Roleplaying is a hobby where the players and gamemasters collectively define the game they are playing, and although there are rulebooks, the style and rules in effect are primarily determined by the people who play. And most of these people have different experience and opinions.

This makes a asking for a definitive answer moot for most of the questions. A question like

How do you handle rules lawyers?

has multiple answers, and every and none of them are right. 'Accepting' one of the answers seems awkward when there are three more just-as-good answers.

How do you think we can differentiate such questions, and make the stackengine recognize them as such?


2 Answers 2


If there is not a single best answer, then the question should be a community wiki; that is the mechanism SE uses for that kind of thing.

Also keep in mind that the asker can accept one answer, but everyone can continue to add and vote on them, so you will eventually get a stack ranked list of best ones regardless of the OP's opinion.

Anything designed to generate a big (and ideally living) list of answers should be CW. The best practice there (and why questions should say they're CW out of the gate) is that then answers should be one idea per answer, and voting gives you the best ranked ones.

However, in many cases, there is a best answer, especially if people use SE correctly.

  1. If you have an answer that's 90% like one someone else gave, you do NOT do your own answer, you add a comment to theirs (or even edit theirs)
  2. Vote for the good answers
  3. Remember this isn't a forum where these questions are "one time" things, they should be revised, added to, and voted on over infinite time

I'd say with handling rules lawyers, you could indeed have a single pretty comprehensive answer emerge that the OP thinks is "best" - of course the other good answers would be voted high too. If the poster wanted to instead do it as a "long list of specific" CW, that would be fine too, but in that case not demanded I think.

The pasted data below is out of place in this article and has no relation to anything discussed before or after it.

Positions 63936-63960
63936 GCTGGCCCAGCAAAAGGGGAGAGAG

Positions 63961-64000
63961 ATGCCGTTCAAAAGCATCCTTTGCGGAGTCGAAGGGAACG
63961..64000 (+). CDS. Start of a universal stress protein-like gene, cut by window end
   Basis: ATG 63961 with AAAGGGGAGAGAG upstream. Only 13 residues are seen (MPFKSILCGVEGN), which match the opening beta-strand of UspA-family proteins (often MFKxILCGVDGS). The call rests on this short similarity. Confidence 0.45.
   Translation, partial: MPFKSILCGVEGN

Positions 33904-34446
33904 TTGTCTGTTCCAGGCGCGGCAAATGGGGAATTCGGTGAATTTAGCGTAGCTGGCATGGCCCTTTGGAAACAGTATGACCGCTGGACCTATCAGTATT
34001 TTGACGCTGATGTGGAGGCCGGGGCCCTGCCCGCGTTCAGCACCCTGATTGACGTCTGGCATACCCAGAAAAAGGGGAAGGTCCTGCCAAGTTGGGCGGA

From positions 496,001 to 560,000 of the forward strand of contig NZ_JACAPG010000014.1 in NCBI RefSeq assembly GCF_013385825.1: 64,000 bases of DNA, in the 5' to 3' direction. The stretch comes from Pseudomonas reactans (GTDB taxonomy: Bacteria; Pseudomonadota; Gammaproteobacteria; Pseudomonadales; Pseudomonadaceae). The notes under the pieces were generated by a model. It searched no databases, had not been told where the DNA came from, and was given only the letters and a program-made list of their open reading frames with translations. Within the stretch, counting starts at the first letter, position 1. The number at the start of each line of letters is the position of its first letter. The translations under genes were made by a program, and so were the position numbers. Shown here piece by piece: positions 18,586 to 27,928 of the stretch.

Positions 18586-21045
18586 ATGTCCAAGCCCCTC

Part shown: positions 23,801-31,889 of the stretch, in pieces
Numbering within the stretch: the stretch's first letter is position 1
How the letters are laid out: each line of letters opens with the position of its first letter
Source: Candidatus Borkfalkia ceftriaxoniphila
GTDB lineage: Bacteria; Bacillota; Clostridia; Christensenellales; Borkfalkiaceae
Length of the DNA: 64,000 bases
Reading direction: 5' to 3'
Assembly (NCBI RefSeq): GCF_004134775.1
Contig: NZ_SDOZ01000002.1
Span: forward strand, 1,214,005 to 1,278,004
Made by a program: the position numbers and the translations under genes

• 2
    \$\begingroup\$ The best practices reiterated here are really important for everyone to remember. \$\endgroup\$
    – anon186
    Commented Sep 17, 2010 at 14:00
  • 2
    \$\begingroup\$ This should eventually be folded into the FAQ. \$\endgroup\$
    – Adam Dray
    Commented Sep 17, 2010 at 15:03
  • 2
    \$\begingroup\$ Well told, thanks. I think when this site makes it out of beta and gets its own design, maybe we can make the Community Wiki checkbox more prominent than other StackExchange sites \$\endgroup\$
    – edgerunner
    Commented Sep 17, 2010 at 22:19
  • \$\begingroup\$ hmmmm reevaluate? \$\endgroup\$ Commented Feb 12, 2015 at 6:06
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    \$\begingroup\$ This is obviated by later metas. We don't do community wiki any more. \$\endgroup\$
    – mxyzplk
    Commented Feb 12, 2015 at 12:32

There is, of course, a subjectivity to roleplaying. I ask for a centaur race, or build of a monster, or tool to run a campaign and I may not get any I like. In these cases, not accepting an answer is telling people you are still looking for a good answer.

My caveat to my answer is that a question still needs to be able to have a best answer. If you don't think there is one when you ask it than it either shouldn't be asked or it should be cw.


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